Modern Pan-Africanism is a product mostly of two different factors. Firstly, that southern Whites, seeing blacks as a threat to their control of power (and rightly so), unified all of the freed slaves, regardless of background, into the label of ‘black’, which effectively made impossible any cultural distinctions among themselves that the blacks tried to preserve. Secondly, the reign of Haile Selassie, coupled with Rastafarian religious beliefs about the man finding their way to the United States, there developed an afro-centric, ‘return to roots’ culture during the mid 20th century. While many in the movement, such as Bob Marley, called for a repatriation of the diaspora, more still only sought racial unity within their nations, as well as increased political activism. Of course, for us, support for repatriation is the best option, for any blacks, but Pan-African politics are better in the long term than liberalism and progressivism; only blacks gain power from Pan-Africanism, while every (((predatory capitalist))) and virtually all minorities gain from either of the other two.
Unfortunately, ethnic solidarity on the dark continent still remains a pipe dream, but regardless, the Pan-Africans remain right-minded in many of their objectives. While nation or state political power has been and will always be the focus of any political movement, the idea of a unifying African identity uniting all blacks is one that is beyond political. More importantly, this unity was not something that arose naturally, but it came from Whites defining blacks as the other, and blacks taking this categorization and doing something with it, creating something that embodied the spirit of their people — reflected in their conversion to Islam, adoption of traditional clothing and hairstyles, and a newfound appreciation for artifacts produced by their slave ancestors, from quilts to soap carvings.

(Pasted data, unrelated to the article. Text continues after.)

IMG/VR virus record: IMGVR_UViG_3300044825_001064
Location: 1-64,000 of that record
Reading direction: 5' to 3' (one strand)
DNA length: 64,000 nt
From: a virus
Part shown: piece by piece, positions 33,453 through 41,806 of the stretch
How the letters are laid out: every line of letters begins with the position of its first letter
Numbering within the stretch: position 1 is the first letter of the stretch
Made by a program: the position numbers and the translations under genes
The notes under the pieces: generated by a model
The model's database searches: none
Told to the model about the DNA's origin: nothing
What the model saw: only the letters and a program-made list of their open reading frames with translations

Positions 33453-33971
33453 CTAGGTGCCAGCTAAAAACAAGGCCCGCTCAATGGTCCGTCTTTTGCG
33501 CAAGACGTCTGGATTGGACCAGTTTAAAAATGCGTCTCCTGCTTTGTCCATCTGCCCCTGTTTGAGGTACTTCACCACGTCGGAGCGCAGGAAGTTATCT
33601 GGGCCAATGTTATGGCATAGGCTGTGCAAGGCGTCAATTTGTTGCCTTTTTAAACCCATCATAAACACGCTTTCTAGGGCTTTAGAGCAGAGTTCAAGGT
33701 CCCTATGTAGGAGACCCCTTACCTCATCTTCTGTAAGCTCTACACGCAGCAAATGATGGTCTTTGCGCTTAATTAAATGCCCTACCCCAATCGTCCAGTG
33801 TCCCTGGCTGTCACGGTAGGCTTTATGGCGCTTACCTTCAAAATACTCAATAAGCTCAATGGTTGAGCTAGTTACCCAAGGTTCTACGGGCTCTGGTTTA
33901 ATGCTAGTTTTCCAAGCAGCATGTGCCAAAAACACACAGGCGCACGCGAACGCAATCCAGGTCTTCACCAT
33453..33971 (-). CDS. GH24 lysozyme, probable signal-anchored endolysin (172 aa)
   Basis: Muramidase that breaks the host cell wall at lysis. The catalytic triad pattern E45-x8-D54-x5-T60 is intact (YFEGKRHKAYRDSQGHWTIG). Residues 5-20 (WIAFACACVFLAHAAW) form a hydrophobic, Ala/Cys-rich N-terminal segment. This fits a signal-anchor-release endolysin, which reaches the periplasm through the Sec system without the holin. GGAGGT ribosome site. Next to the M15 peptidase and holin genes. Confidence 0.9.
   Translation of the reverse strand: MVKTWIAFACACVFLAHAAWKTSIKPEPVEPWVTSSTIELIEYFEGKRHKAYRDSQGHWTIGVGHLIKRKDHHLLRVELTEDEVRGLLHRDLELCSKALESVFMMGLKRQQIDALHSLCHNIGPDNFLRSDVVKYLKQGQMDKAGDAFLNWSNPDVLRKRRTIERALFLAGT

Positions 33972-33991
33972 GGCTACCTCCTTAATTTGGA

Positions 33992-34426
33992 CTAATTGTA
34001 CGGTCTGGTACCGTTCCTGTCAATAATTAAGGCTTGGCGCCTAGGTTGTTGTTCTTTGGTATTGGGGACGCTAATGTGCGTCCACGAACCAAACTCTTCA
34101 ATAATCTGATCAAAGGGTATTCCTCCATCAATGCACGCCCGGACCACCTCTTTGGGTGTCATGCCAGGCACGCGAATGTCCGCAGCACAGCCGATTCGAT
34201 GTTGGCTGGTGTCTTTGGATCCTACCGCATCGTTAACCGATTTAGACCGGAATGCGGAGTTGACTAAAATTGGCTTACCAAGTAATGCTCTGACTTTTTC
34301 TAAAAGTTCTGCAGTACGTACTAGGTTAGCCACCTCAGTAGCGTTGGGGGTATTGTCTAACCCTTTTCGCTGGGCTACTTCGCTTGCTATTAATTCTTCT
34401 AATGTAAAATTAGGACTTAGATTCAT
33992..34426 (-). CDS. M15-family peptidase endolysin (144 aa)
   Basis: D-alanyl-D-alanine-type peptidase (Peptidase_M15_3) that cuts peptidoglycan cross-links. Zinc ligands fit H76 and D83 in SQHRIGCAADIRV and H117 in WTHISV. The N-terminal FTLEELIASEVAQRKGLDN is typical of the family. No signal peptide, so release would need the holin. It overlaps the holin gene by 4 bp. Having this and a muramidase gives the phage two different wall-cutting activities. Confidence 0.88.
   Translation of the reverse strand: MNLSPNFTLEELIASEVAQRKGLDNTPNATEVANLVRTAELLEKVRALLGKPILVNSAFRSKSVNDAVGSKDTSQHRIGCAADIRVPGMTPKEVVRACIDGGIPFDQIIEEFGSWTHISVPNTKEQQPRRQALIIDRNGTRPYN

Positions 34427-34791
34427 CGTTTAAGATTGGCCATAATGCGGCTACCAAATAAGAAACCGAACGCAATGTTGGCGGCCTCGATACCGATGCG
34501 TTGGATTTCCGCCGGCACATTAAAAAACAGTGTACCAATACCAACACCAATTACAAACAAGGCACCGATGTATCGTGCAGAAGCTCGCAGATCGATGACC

The Alt-Right might find that it has a lot to gain in supporting black identity. Pan-Africanists fundamentally understand the importance of race (even though there are some arabs in the movement), and moreover fundamentally understand the importance of racial unity and solidarity in the face of diminishing or diminished power. Aside from supporting repatriation, many Pan-Africanists in the civil rights era were segregationists — the most influential of which was Malcolm X, later killed for his repudiation of racism and segregation by someone within the movement — and certainly undertones of segregation can be found in the fringes of many black activists to this day.
In 2017, we have become the diaspora. We have been pigeonholed by the established political power. We have lost the ability to differentiate ourselves between Anglo, French, Polish, and Irish. To them, we already are one people, and in order to defeat our opposition, we must behave as one people. The Pan-Africanists have given us more than a framework of legitimacy, but also a shining example to follow; religious reawakening, traditional attire, and artifacts of the diaspora are not only options for us, they are exponentially more abundant than for the Africans — we simply have better history and traditions to draw on. While we should support Pan-Africanists wherever possible, and especially African repatriation within the movement, we must simultaneously turn to them as guidance for the creation of a Pan-European identity.